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Opinion

March 26, 2018

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Gun politics­

Too often, when you raise the issue of guns in this country, it sparks highly divisive rhetoric with both sides drawing lines in the sand and pointing their arrows at each other. Caught in the middle, we see the faces and hear the voices of children who’ve witnessed the slaughter of their friends and teachers and who are crying out for action. The question is, will we hear them? Will we care enough to do something about it?

Horrific tragedies like the shooting at Marjory Stoneman Douglas High School just over one month ago is something that touches every one of us, regardless of political party or ideology. Sadly, it is something that could happen to any community, family, or school. This is why it’s so important that the humanity and aloha (respect and care) that unites us all must come to the forefront of our dialogue as we try to prevent these tragedies from ever occurring again.

On February 14th, 17 lives were lost in Parkland when a former classmate brought an AR-15 to school and opened fire on the students and teachers. He used a weapon that he had purchased legally – but he shouldn’t have been able to.

There have been more shootings since that day, and there will be more in the coming weeks and years if we don’t come together and find solutions. Survivors and allies across the country have gathered in a show of solidarity, calling for change – to do whatever possible to prevent more of these horrific tragedies from occurring and taking innocent lives. They have organized country-wide protests and walk-outs, and on March 24th thousands will march on Washington and at marches across the country. We are proud to stand with these courageous young people today and every day.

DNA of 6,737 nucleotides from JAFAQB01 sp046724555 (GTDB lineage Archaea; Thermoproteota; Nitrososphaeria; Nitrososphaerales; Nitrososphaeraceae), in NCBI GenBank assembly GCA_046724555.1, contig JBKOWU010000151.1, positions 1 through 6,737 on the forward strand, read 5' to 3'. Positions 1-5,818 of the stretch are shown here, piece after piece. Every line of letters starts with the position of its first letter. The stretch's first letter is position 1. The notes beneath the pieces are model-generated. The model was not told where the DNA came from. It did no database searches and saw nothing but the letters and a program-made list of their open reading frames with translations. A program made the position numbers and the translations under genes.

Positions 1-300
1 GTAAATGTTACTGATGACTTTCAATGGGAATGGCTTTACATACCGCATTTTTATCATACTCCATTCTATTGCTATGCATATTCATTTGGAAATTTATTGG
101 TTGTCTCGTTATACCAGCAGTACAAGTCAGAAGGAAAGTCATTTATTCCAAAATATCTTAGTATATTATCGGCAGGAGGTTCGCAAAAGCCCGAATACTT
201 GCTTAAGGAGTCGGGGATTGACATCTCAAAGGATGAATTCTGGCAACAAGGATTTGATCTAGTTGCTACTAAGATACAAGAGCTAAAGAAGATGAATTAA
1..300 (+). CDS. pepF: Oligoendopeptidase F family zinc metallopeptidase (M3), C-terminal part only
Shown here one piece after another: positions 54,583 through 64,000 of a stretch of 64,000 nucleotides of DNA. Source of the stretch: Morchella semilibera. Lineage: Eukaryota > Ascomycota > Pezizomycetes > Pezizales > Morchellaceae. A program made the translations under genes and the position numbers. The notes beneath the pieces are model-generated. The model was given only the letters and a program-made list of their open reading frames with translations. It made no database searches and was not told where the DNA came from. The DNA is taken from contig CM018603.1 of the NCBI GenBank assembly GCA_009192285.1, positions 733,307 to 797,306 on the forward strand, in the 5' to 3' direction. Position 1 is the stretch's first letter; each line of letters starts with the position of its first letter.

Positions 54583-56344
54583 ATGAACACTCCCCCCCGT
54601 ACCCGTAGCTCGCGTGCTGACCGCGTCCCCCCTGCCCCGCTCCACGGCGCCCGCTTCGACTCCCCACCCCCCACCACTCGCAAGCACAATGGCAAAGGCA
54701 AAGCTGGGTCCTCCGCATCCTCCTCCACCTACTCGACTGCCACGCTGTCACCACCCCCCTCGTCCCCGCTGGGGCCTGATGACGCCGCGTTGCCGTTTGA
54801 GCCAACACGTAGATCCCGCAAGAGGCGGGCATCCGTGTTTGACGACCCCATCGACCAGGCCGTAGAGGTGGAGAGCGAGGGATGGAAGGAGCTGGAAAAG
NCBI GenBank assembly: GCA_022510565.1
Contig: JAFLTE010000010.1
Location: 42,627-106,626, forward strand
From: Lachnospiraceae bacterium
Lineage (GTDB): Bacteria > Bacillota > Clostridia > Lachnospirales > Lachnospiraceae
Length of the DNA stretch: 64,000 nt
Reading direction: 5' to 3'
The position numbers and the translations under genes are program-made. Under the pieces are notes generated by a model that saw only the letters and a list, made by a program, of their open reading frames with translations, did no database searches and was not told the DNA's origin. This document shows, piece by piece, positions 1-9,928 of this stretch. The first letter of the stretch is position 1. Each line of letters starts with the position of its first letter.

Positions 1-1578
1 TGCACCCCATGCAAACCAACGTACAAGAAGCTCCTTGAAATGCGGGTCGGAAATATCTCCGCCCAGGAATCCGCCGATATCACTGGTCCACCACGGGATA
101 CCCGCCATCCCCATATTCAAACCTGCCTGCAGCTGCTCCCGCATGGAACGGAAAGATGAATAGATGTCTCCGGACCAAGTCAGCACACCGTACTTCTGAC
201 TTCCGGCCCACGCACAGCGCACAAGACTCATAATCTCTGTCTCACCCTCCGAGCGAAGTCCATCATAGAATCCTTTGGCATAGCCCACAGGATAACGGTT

But Congress has yet to act.

The majority of people across this country believe that we need to pass common sense gun safety legislation. A Gallup poll found that two thirds (67 percent) of Americans feel that the laws covering the sale of firearms should be made more strict; A Quinnipiac University poll found that over six in ten Americans (63 percent) support stricter gun laws in the United States; And a CNN poll found that seven-in-ten Americans (69 percent) favor stricter gun control laws.

There are a number of legislative actions that have been proposed but have yet to see the light of day on the House floor. Passing this legislation would be a step in the right direction to protecting our kids and innocent people across this country:

Assault weapons have been, by far, the most used weapon in mass shootings in recent history. They are used for a number of reasons: they are easy to acquire, and they are designed to kill a lot of people in a short amount of time. The shooter who killed 59 people in Las Vegas on October 1st last year used a semi-automatic gun modified with a bump stock, turning it into an automatic rifle. The 19-year-old shooter who killed 17 people at his former school on February 14th of this year used an AR-15, a semi-automatic weapon.

The fact assault weapons are so frequently used to kill enormous numbers of people in this country, and that bump stocks are not illegal, are issues that we must address. A Quinnipiac University poll found that six in ten Americans (61 percent) support a nationwide ban on the sale of assault weapons, and an NPR-Ipsos poll found that 82 percent support banning bump stocks.

High-capacity ammunition magazines are frequently used by mass shooters in the United States. The Giffords Law Center explains that “shooters with such magazines can fire at large numbers of people without taking the time to reload, those in the line of fire do not have a chance to escape, law enforcement does not have the chance to intervene, and the number of lives shattered by senseless acts of gun violence increases dramatically.”

A majority of Americans believe that access to these high-capacity ammunition magazines should be banned. A CNN poll found that over six-in-ten (63 percent) Americans favor a ban on the sale and possession of equipment known as high-capacity or extended ammunition magazines. A Quinnipiac University poll similarly found that over six in ten (63 percent) of Americans support a nationwide ban on the sale of high-capacity ammunition magazines.

This article has been excerpted from: ‘The Gun Control Debate: What Debate?’

Courtesy: Commondreams.org

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